Vienna – Coffee, Cake, burgers and something to complain about
Vienna lends itself very well to tourism in the form of its quaint but grand architecture and its many coffee stops. But if you live here, as I do, it will be more than likely that you will find a never ending merry go round of things to complain about. One thing we do love here is a good moan about the state of, well anything really – something we’re pretty well known for. I once remember reading an article from an English newspaper about our love of complaining and thinking, we (Viennese people) don’t complain only to find myself having a grumble and rolling my eyes because of something was holding up my tram. We don’t mean to be like this, its just natural, you see.
We don’t have very much to complain about compared to the average Londoner who battles the tube daily, we do love our city and enjoy a comfortable life here in Vienna. The city is well looked after and is mostly clean and very safe. Getting around the centre of Vienna is pretty easy. There are five lines, one to four and then line six (don’t ask me where the fifth is) as well as a wealth of tram (Strassenbahn) lines. Nearly all the tourist sites are accessible by U-bahn (metro), but taking the number 1 tram round the ‘ring’ lets you see so much more of Vienna compared to the other lines, including the Wiener Staatsoper (opera house) (1). The building basks in its own glory regardless of season or weather and can be found seconds from Karlsplatz U-Bahn, Rathaus (city hall) (2) which is a short walk from Karlsplatz (3) and the Austrian Parliament (4). From Karlsplatz you can take the tram number 1 in the direction of Prater Hauptallee. This will take you around the ring road that surrounds most of the historic centre of Vienna. In the summer months, be sure to get off at Schwedenplatz and visit the Donau Kanal (1) and one of its many waterside bars.
Once you have seen most of the tourist sites on the ring and maybe checked out MQ (better known as museums quartier) (5) which is located a short walk through the gardens of the Kunst Historische Museum (art museum) , you can find a park to laze away the afternoon in (I suggest Burggarten) (6) or do as the locals do and find a coffee house. If you are on the ‘ring’ you will come across many places to stop and have coffee (Starbucks included). If, however, you would like something more Viennese, then opposite Rathaus you will find Café Landtmann (2). Well known as one of the most established coffee houses in the city. If charm and not worrying about your budget is more your thing, then located a stones throw from the ring behind the Oper on the corner of Kaertener Strasse, you will find Hotel Sacher (3), well known for its Sacher torte (a very rich chocolate cake) and cream otherwise known as Schlagobers.
If budget busting luxury is not your thing and you prefer somewhere favored by locals but also tourist friendly, Café Schwarzenberg (at Schwarzenberg Platz, oddly enough) (4) has a wonderful selection of calorific cakes. The local coffee drank by the locals is the mélange, a mix between a cappuccino and the latte, and is served in every ‘real’ coffeehouse. On the subject of calorific, If you find yourself in Heitzing (Thirteenth District), not far from Tiergraten Schoenbrunn, then try the Pure Living bakery at Altgasse (5). The atmosphere is homely and inviting and the staff will be only too happy to serve you their amazing Oreo Cake or homemade bagels. Pure Living Bakery recently opened a second shop at the top of Burggasse (68) (6), which is conveniently located not far from quaint Spittelau. One of the oldest parts of the city.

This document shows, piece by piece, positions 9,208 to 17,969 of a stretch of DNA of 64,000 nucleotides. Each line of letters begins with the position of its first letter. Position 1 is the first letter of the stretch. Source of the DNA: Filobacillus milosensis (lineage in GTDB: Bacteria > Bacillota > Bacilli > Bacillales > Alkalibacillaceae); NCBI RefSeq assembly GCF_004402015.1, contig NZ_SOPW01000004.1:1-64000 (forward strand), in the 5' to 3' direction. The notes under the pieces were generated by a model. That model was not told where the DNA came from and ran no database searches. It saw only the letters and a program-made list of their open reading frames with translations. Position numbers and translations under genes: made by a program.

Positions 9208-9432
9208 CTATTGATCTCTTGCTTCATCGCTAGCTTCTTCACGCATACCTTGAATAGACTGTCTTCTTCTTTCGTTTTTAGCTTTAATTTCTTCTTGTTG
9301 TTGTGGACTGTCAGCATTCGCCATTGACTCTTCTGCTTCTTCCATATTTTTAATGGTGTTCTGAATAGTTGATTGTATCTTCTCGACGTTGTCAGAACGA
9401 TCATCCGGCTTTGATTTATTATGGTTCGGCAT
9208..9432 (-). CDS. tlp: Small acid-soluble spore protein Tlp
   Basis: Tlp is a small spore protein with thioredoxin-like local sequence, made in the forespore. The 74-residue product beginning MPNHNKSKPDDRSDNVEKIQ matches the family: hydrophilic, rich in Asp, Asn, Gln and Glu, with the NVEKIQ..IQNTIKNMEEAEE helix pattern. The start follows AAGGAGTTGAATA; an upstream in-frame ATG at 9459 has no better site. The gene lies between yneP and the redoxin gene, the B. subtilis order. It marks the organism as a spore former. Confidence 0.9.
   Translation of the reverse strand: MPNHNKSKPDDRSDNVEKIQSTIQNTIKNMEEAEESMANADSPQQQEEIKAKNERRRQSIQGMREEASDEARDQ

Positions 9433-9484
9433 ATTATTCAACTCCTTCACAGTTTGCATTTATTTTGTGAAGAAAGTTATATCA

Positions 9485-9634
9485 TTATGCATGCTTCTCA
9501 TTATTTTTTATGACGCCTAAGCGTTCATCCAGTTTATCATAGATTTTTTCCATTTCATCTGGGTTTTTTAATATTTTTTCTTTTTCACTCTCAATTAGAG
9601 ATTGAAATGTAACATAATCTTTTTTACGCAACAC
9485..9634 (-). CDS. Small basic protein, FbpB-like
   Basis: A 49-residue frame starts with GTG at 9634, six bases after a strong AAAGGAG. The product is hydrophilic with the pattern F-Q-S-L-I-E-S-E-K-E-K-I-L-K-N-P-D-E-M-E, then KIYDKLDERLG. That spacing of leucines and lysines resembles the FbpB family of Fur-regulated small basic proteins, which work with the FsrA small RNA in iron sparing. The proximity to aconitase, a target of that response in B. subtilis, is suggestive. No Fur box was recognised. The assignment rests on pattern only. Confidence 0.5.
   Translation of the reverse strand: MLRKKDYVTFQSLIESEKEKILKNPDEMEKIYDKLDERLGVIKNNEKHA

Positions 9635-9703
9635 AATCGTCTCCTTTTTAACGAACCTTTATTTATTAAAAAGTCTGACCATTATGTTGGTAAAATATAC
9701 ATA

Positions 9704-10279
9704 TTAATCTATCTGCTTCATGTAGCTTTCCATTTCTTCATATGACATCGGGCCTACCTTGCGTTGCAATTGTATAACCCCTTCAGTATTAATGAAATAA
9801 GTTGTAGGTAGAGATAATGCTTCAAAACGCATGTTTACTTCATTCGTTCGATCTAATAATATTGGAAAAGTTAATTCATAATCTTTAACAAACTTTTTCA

On the subject of food and Burggasse, if you are a burger connoisseur (as I am) then I would suggest you try and reserve a table at Die Burgermacher (Burggasse,12) (7); this place is an amazing and cozy burger kitchen (read: rather small) where they make the burger buns themselves as well as the ketchup. The Mexicanische Burger is amazing and they have a great selection of beer.
Another place that does a great burger is the Hotel Daniel (1), which is also a great place to stay and comes complete with a strategically placed melting Yacht on the roof thanks to Erwin Wurm’s trademark ‘dripping seriousness’ and an Airstream Caravan in the Garden should you fancy staying there. The hotel is located on Landstrasser Gürtel, near Scholoss (Palace) Belverdere (7).
Getting to Vienna has become an easier affair too, both Austrian Airlines and British Airways fly non-stop from Heathrow while KLM and Lufthansa offer regional departures via hubs in Amsterdam and Frankfurt respectively. Low cost options include Easyjet from Gatwick and for those who feel really adventurous, there is also Ryanair flying to Vienna Bratislava (Slovakia).
If you are looking for some extra things to check out in Vienna, check out the following.
(1) Schönbrunn Palace – This complex is the former residence of Austria’s imperial palaces and arguably one of the best examples of Baroque architecture in Europe. Take a tour inside the grand palace and experience how the royalty of Austria once lived. The complex also houses Schönbrunn Zoo, voted the best zoo in Europe three times and the oldest zoo in the world. Check out the pandas if nothing else.
(2) St. Stephen’s Cathedral – This beautiful Gothic period cathedral is most definitely worth a peek inside. If you have time, climb the 343 steps for a breathtaking view of Vienna.
(3) Danube Tower – Take a 35 second journey in a lift to enjoy stunning views of Vienna from a height of 826 feet.
(4) Imperial Palace: Hofburg – The former residence of the Habsburgs. Today the palace is home to the office of the president of Austria. Visit the Gothic Imperial Chapel on a Sunday at mass to see the Vienna Boys Choir perform. The complex is also home to the world famous Spanish Riding School (Spanische Hofreitschule), a definite must see in Vienna.